The notation you employ to designate functions allows you to substitute a short statement for the full expression of an equation. The substitution typically involves using a letter, such as f or g, to designate the equation. You then employ opening and closing parentheses to identify the value to use with the equation. You read the expression f (x) as “f of x.” To indicate that you are expressing a given equation as a function, you can use the equal sign to associate the function notation with the equation. Here’s an example:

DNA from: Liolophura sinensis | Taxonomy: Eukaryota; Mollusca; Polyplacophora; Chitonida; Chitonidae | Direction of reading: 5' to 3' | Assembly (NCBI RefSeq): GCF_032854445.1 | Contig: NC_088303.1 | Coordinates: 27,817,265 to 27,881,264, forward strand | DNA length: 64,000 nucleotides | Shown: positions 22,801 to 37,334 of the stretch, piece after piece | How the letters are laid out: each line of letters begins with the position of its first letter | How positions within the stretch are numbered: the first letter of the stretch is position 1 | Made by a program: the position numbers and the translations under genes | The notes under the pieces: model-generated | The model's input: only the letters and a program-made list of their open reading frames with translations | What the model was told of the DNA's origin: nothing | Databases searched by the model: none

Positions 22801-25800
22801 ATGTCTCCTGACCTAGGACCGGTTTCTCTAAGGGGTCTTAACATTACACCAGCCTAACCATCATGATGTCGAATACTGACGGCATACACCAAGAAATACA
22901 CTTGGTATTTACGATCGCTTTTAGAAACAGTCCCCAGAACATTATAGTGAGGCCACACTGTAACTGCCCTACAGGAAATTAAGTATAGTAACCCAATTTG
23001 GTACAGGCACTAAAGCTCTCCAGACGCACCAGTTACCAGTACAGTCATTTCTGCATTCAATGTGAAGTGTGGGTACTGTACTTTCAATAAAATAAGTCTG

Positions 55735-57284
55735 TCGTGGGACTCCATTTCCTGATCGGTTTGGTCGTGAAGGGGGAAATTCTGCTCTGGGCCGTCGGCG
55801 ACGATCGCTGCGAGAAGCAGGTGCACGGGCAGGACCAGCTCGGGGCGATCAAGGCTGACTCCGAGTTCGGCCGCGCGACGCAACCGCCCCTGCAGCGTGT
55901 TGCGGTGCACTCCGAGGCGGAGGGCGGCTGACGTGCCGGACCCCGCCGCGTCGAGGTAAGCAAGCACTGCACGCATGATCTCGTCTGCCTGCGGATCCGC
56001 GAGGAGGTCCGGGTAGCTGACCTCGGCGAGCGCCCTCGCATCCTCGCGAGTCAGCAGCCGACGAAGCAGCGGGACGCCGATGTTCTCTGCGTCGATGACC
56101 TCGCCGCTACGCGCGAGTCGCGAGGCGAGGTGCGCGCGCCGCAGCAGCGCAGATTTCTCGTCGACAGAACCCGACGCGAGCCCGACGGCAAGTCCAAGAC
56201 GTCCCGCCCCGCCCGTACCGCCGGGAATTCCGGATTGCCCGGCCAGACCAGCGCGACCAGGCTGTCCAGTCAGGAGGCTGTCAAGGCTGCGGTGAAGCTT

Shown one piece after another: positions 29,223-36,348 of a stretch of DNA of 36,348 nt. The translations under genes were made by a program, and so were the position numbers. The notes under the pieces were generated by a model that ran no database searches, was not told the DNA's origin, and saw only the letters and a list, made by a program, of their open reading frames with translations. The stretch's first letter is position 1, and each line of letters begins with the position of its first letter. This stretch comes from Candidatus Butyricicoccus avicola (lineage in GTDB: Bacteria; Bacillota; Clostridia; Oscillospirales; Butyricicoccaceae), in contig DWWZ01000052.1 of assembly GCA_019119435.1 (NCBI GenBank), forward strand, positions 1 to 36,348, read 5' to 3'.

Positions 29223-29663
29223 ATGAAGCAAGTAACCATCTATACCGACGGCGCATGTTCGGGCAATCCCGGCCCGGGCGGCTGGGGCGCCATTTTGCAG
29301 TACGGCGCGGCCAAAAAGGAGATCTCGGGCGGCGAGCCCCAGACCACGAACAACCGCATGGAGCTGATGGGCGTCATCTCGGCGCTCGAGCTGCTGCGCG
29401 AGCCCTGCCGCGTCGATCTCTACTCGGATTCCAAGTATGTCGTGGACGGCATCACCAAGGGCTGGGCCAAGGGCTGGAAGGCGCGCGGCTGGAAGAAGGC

f (x) = 3x + 2

In this case, f (x) becomes a way of saying 3(x) + 2. You then employ the function notation to designate that you are generating a y (or range) value using the function. A table of values ...

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